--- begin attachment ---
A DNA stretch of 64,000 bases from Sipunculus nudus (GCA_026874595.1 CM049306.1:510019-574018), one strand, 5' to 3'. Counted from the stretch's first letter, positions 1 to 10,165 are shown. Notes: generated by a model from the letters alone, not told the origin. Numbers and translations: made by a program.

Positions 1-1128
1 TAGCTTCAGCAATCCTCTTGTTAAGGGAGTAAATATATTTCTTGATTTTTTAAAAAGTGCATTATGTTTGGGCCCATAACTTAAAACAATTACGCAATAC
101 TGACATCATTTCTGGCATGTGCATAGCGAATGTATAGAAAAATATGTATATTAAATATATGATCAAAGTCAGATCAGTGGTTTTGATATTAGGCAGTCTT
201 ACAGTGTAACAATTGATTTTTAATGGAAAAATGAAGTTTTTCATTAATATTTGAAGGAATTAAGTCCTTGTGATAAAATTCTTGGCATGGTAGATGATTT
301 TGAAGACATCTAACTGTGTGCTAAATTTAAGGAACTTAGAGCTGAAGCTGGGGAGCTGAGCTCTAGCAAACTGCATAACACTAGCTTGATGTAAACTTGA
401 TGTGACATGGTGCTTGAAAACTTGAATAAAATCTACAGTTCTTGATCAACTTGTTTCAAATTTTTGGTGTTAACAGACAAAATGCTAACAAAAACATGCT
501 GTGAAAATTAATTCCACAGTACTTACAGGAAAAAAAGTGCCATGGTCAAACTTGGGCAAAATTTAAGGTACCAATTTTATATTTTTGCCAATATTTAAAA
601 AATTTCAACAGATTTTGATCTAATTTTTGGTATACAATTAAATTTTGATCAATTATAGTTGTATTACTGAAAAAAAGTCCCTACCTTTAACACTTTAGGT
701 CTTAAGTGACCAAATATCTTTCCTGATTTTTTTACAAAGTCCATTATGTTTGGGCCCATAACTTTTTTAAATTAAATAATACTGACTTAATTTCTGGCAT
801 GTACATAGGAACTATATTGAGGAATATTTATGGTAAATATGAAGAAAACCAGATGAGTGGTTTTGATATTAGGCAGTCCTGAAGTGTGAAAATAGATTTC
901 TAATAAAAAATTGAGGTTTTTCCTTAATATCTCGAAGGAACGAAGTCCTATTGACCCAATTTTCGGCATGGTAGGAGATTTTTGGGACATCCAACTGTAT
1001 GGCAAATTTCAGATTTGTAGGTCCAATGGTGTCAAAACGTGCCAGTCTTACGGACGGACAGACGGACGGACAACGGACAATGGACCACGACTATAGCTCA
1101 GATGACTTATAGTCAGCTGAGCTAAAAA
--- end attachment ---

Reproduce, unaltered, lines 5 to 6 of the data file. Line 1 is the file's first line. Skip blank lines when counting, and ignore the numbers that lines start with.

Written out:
201 ACAGTGTAACAATTGATTTTTAATGGAAAAATGAAGTTTTTCATTAATATTTGAAGGAATTAAGTCCTTGTGATAAAATTCTTGGCATGGTAGATGATTT
301 TGAAGACATCTAACTGTGTGCTAAATTTAAGGAACTTAGAGCTGAAGCTGGGGAGCTGAGCTCTAGCAAACTGCATAACACTAGCTTGATGTAAACTTGA